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Pollinator Protection

Pollinators are declining rapidly throughout the world, and researchers are scrambling to figure out why.

Pollinators are declining rapidly throughout the world, and researchers are scrambling to figure out why. To assist Pennsylvania’s beekeepers, growers, and others as they face this crisis, the Department of Entomology has created a new faculty position that will be responsible for conducting research, education, and outreach on pollinator health, conservation, and management.

“Pennsylvania, in particular, has been hit very hard, with a nearly 60 percent loss of honey bee colonies in the past year,” said Gary Felton, professor and head of the department. “This degree of loss is not sustainable. Our new faculty position will focus on improving the overall health of managed and native pollinators, especially in Pennsylvania.”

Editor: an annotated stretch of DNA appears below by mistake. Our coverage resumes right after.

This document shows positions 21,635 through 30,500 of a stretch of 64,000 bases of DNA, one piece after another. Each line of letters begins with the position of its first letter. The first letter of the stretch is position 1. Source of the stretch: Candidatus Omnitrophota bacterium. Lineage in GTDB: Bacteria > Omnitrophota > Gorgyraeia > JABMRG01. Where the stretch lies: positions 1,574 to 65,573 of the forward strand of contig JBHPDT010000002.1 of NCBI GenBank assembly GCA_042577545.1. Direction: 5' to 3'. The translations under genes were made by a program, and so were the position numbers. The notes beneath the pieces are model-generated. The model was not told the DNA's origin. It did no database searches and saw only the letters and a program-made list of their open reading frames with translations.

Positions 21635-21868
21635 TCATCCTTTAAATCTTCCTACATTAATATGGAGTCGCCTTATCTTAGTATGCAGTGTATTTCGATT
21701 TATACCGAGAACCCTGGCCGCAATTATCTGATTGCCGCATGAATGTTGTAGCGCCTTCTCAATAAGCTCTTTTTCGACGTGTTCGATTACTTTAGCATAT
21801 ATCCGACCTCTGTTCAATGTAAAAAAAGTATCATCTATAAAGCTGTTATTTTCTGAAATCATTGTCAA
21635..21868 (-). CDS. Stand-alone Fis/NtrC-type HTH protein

The position—titled assistant professor of managed pollinator biology, health, and ecology—will be housed within the Department of Entomology and part of Penn State’s Center for Pollinator Research. The successful candidate will be selected during the 2015–2016 academic year.

“Our center has one of the highest concentrations of pollinator scientists in the nation, if not the world,” said Edwin Rajotte, professor of entomology. “This new position will create a much stronger and more consistent link between our scientists and beekeepers, farmers, environmental managers, and the public.”

According to Felton, part of the funding for the new position has been provided by a long-time supporter of the department: the Esther B. O’Keeffe Charitable Foundation. “Without their generosity, this new faculty position would not be possible,” he said.

—Sara LaJeunesse